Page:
Grief on a Lovely Saturday Morning
November 9, 2008
I took our dog, Piper, for a walk this morning. We live in a suburban “master-planned community” that has an extensive network of trails tucked in among the hilly neighborhoods, which is a little silly, but I have to say, it’s pretty nice to quickly leave sidewalks and get onto trails surrounded by trees and shrubs and “nature.” Anyway, I headed out and began thinking and praying. It was a lovely morning, slightly cool but it was apparent that the sun was going to quickly warm things up. The sky was a deep shade of blue with not a cloud in sight. In the distance I could see the Pacific Ocean, so clearly that I could even spot a tiny white sailboat. Amidst all this beauty I could sense I needed some grieving time.
The Psalms talk a lot about souls waiting in silence for God. There are lots of references to “still my soul” in His presence. This feels hard to articulate, but the in the last few years I have come to associate this idea with grief. There are so many things that bug me and exasperate me in my everyday life. I don’t have a major loss or sadness that I’m dealing with, but I find that if I want to experience a real sense of God’s presence and nearness, I have to grieve these little annoyances.
Some examples of grief from yesterday’s walk: The weather. (It’s beautiful, but too warm for this time of year.) The great gap between how I want to behave and think, and the reality of how I behave and think (I am impatient, demanding, selfish.) The way I want my children to be, and how they are. The things I want Dave to do, and what he really does. Nothing horrible, but not in line with how I think he should be. The world and the political situation. (If only everyone thought of things the way I do, we wouldn’t be in such a mess!) Certain friendships and how they have crumbled in certain ways recently. All these little troubles, when I take the time to reflect on them and be sad about them, show me something bigger. They reveal to me that I have got the created order of the universe all out of whack. I somehow think that I am the source of life. That I am the judge of how things ought to go. I want to call the shots. I want my own little world to revolve around my wishes and hopes and dreams. And this is insidious enough “fallen” thinking that it requires a daily confession. A daily grief. A daily surrendering of my will to the Real Creator of Life, Source of Life, Rightful Judge of the world. And when I name these griefs for what they are, they uncover a quietness in my soul. The grief peels back the hard crust on my soul and reveals the soft, humble, expectant part underneath. The part that can gratefully receive God’s grace and pity for my messed up thinking. The part that sees myself rightly as His Creature. I am reminded of Orual’s statement in C.S. Lewis’ Til We Have Faces, when she meets the god of the mountain, “You are Yourself the answer. Before Your face all questions melt away.”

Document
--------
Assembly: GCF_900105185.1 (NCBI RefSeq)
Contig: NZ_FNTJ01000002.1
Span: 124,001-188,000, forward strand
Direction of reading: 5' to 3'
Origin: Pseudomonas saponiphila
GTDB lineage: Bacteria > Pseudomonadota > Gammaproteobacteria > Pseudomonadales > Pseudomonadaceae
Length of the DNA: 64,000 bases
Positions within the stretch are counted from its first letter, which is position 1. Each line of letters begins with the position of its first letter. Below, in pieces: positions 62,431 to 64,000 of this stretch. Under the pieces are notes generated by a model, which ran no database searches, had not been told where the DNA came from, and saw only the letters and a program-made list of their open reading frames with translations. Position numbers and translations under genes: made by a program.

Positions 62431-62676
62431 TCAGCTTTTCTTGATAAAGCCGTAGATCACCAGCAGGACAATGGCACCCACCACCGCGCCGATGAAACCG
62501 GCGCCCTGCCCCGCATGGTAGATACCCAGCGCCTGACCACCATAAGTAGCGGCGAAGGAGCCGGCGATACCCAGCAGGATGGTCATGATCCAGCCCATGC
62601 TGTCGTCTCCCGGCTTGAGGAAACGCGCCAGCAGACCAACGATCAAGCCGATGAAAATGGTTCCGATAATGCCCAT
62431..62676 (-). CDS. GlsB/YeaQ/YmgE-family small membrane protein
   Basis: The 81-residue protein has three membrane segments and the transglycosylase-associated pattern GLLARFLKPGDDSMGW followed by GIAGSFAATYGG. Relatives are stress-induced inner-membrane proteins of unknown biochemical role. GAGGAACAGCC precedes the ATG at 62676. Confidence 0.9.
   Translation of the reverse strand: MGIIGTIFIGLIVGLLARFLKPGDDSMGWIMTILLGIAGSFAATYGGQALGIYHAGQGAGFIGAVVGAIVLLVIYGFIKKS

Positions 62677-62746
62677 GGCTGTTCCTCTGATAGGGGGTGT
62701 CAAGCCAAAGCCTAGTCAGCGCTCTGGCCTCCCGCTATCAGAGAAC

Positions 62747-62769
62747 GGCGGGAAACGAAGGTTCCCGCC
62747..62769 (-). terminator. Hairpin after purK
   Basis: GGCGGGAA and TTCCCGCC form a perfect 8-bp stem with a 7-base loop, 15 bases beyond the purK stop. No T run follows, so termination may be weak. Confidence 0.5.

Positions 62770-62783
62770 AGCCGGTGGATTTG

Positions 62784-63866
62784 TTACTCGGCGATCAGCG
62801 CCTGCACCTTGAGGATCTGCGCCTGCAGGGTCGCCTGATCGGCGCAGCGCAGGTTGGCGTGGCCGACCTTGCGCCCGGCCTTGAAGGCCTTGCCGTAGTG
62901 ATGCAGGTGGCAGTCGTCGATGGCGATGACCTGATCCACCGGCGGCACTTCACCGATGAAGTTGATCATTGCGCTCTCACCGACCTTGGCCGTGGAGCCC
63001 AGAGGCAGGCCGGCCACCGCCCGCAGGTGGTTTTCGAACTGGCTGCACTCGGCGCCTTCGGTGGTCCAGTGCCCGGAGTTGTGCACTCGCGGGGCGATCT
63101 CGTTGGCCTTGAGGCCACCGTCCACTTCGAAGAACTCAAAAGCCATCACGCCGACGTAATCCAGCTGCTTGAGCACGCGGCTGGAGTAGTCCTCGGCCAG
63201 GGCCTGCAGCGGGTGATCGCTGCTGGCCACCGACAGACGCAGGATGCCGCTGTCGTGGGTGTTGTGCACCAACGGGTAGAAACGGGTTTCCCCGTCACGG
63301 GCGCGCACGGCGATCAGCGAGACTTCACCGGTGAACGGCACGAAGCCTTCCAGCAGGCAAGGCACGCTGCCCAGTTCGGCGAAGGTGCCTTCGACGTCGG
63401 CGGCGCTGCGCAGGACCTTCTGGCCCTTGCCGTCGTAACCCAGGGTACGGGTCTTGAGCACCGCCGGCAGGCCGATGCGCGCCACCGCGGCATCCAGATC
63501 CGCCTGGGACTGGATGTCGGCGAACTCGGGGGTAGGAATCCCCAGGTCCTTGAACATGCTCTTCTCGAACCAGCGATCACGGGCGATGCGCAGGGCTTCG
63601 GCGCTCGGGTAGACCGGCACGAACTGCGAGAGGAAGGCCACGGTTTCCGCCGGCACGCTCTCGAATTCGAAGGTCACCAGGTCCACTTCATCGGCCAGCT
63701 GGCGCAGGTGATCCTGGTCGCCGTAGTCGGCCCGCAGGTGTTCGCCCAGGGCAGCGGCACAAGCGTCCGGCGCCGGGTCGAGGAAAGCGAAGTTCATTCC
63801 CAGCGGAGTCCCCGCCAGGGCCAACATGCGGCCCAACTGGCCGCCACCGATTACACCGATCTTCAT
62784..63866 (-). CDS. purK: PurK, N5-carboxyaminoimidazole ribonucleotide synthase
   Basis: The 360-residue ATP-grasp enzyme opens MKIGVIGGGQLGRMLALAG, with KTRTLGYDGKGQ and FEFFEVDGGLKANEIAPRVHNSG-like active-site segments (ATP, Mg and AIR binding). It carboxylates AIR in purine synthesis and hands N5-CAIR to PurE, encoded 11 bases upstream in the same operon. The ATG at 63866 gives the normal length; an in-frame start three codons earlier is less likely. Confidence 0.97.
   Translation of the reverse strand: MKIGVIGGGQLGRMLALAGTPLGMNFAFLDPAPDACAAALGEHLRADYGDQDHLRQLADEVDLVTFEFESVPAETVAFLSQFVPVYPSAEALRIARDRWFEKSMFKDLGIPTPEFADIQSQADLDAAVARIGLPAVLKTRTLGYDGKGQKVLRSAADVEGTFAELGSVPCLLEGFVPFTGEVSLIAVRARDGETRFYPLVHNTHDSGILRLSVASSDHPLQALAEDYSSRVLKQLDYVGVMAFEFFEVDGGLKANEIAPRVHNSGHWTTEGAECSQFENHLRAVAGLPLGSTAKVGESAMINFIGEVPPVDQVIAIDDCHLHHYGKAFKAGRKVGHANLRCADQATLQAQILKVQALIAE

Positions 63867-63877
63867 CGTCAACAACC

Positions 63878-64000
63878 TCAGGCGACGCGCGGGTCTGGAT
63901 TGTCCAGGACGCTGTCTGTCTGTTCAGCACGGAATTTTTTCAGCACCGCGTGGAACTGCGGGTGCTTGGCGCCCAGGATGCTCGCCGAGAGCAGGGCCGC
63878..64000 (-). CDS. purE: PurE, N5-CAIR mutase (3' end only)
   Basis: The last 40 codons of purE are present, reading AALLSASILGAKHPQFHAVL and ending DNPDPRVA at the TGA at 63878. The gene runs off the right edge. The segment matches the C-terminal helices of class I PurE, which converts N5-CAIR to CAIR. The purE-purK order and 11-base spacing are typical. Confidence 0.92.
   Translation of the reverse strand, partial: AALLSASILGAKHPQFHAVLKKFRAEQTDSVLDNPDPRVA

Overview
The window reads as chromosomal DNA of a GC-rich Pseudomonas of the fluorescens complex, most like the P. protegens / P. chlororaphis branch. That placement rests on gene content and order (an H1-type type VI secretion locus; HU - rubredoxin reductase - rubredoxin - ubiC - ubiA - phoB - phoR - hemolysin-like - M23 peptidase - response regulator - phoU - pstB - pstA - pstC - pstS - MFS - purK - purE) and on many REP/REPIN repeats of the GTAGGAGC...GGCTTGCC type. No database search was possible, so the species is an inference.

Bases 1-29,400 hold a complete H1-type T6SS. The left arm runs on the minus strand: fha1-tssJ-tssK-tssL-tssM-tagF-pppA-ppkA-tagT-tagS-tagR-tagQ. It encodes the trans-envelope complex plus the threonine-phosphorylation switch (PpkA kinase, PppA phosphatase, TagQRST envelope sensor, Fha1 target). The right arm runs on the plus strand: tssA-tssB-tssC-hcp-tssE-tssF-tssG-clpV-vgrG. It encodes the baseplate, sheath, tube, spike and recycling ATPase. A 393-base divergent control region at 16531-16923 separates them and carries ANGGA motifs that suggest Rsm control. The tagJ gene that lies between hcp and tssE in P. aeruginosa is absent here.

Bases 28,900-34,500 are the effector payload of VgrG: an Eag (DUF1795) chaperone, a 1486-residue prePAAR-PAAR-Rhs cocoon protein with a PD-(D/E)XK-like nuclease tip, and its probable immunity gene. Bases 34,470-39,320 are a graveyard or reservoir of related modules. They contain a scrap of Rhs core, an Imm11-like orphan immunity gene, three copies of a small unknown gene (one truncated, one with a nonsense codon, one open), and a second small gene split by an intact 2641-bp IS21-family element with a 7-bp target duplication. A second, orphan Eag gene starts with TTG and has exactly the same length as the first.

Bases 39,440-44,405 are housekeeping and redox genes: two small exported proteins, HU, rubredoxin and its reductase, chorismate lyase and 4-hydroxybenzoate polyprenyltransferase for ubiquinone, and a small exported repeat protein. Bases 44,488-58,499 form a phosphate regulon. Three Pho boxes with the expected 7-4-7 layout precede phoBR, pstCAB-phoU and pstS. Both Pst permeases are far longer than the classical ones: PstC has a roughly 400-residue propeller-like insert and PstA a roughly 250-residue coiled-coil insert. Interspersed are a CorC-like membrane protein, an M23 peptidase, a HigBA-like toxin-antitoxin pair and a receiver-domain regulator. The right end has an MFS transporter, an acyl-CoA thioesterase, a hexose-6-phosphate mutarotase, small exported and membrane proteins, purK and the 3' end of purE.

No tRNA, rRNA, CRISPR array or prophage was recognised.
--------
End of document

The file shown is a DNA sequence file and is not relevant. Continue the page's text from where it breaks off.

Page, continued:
And once I’ve done my grieving, I am always astonished and grateful for the peace and comfort I feel. And I’m amazed by my sudden desire to pray for other people, to lift up their concerns to my gracious Father. My soul has been stilled, and got back into rightness with Him. And all of this, paradoxically, is born out of my grief.